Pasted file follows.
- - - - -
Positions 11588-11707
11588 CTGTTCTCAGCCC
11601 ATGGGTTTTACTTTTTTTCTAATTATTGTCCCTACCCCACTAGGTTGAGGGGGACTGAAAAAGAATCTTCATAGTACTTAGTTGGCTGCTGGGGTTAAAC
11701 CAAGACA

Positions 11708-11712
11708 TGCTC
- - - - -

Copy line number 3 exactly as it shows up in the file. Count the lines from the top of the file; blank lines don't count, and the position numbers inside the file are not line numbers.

11601 ATGGGTTTTACTTTTTTTCTAATTATTGTCCCTACCCCACTAGGTTGAGGGGGACTGAAAAAGAATCTTCATAGTACTTAGTTGGCTGCTGGGGTTAAAC